These are just a few miscellaneous tips on observing tells that I couldn’t easily fit into other sections.
– When you first sit down, you should make it a habit to study the loosest players for tells first. Because they are in more pots, you’ll have plenty of opportunity to study them and chances to play with them.
– Study your own tells to learn about other people’s tells. Notice what you do when you bluff. Notice how you act when you value-bet. I have learned the most about tells by studying myself.
– The importance of intuition is over-rated by beginners. Good players primarily base their reads and actions off of information they’ve observed and correlated to specific situations. If you “go with your gut”, it should be in very close situations, where there is no solid information for or against a decision.
– Even in situations where you are certain you are going to call your opponent’s last bet, it can be advantageous to study your opponent for a moment or two. It’s a good chance to study the player’s post-bet behavior and correlate it immediately with his hand strength. (Don’t take too long to call with a lock, though, or you risk pissing someone off.)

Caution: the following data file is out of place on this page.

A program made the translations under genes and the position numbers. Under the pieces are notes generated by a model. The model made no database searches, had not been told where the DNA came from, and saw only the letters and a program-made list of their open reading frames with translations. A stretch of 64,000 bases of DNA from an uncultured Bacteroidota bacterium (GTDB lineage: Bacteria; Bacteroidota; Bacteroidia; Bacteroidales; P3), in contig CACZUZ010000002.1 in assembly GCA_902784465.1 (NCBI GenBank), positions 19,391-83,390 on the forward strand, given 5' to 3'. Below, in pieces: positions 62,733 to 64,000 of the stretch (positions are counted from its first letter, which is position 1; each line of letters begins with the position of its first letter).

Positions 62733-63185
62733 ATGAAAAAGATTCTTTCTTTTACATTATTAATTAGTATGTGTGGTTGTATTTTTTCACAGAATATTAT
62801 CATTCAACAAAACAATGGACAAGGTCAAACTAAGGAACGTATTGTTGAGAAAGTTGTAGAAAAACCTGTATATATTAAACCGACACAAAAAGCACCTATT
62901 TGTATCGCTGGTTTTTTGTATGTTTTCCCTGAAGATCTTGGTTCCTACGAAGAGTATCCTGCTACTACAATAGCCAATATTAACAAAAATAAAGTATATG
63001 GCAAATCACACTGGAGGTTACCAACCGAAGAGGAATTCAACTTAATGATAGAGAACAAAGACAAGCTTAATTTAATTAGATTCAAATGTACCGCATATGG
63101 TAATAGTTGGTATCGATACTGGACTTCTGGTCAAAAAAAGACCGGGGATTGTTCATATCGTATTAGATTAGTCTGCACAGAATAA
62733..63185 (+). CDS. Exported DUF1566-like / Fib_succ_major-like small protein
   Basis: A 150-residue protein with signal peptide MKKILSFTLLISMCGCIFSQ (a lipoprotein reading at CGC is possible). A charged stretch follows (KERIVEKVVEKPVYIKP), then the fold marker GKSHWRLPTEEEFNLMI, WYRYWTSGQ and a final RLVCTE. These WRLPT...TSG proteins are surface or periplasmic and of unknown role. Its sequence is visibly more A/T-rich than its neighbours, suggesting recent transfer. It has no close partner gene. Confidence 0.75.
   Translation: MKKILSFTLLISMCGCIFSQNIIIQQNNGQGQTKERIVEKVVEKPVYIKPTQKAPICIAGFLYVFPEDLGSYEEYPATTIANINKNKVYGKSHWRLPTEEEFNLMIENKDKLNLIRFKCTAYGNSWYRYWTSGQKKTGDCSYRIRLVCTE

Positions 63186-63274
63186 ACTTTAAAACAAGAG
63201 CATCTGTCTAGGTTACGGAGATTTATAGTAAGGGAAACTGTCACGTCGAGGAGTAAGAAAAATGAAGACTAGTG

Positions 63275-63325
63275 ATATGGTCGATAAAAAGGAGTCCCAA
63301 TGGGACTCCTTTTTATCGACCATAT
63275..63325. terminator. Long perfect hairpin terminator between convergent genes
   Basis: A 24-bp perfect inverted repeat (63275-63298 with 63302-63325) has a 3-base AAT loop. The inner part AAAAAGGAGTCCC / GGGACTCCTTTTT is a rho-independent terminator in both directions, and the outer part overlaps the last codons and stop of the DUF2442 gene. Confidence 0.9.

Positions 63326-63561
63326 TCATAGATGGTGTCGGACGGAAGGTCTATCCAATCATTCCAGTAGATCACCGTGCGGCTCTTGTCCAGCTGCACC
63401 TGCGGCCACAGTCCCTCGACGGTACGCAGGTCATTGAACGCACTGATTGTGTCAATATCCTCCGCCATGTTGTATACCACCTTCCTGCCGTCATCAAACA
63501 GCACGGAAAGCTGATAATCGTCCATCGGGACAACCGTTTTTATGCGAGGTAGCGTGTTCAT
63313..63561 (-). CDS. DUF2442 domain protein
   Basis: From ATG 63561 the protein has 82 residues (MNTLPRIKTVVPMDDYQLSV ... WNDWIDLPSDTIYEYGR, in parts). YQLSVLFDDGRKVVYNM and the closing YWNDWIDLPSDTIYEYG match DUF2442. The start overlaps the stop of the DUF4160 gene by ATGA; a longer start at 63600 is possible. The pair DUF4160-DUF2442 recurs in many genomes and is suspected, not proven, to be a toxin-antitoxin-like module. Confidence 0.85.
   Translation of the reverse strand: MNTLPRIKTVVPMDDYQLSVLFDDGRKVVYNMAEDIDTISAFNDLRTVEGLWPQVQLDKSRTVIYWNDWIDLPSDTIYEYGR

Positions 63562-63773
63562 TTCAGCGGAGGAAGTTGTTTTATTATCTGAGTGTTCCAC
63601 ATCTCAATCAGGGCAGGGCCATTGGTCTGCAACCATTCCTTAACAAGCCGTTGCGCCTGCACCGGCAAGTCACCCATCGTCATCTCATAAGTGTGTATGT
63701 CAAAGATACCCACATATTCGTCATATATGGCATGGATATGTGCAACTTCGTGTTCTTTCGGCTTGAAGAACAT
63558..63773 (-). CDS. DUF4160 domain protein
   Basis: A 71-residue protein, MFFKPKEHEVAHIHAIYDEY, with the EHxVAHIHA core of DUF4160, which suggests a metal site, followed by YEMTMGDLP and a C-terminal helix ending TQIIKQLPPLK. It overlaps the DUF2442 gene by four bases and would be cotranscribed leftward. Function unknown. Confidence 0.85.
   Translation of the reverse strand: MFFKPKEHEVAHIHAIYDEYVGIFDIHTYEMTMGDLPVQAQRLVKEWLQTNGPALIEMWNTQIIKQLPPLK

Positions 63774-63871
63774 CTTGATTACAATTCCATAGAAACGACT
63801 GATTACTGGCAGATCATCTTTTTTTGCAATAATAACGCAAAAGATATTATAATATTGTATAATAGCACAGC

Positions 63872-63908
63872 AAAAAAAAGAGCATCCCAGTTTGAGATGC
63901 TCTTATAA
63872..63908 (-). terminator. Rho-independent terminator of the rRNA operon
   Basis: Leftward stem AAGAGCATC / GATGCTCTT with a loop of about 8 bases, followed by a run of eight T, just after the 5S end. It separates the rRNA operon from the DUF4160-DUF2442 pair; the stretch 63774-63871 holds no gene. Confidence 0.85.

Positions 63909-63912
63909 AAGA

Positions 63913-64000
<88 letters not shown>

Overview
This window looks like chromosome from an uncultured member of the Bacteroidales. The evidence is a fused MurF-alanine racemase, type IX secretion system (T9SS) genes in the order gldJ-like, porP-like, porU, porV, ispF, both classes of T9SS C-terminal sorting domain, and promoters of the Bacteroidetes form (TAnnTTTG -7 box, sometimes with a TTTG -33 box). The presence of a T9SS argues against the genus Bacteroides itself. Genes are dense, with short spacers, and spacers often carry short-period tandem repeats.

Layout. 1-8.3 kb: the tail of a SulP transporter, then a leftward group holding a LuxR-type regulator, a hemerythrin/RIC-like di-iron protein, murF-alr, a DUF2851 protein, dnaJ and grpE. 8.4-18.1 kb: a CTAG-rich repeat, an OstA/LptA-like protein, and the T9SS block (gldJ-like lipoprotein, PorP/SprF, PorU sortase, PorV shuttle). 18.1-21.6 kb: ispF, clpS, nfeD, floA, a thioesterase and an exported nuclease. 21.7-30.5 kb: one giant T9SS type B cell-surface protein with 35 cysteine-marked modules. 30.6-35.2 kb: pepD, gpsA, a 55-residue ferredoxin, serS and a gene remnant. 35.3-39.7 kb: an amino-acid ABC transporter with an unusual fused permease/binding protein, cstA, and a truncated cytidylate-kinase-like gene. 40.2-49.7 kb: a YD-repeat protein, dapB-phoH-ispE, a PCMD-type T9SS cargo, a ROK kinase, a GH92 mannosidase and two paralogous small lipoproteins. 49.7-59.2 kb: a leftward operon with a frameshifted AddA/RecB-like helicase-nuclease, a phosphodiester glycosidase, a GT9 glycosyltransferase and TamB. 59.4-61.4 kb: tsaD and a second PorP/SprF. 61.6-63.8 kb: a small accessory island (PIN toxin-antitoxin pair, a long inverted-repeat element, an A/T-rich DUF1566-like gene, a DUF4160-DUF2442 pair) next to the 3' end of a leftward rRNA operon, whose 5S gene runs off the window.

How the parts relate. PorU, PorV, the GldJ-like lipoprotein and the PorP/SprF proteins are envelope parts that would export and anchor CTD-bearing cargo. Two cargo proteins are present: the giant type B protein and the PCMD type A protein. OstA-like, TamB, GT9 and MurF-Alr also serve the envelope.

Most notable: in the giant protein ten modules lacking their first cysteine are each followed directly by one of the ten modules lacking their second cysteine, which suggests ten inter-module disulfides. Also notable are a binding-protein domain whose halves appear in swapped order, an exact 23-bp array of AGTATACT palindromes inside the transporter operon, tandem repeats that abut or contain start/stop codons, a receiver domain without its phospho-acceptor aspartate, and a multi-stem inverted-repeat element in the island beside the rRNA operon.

– The real value of sunglasses is not because they cover up your own tells. Their real value is that they hide the direction of your gaze. Wearing sunglasses allows you to study people as much as you want, without cluing them in to how much you are watching them. If they don’t know they are being watched, they are less likely to “raise their shields” against you.
– In games with very annoying people, you can wear headphones with the music turned off. This lets you get away with not talking to people, and you’ll still be able to listen to the conversation around you. You’ll also find that people will be more loose with their words when they think you can’t hear what they’re saying.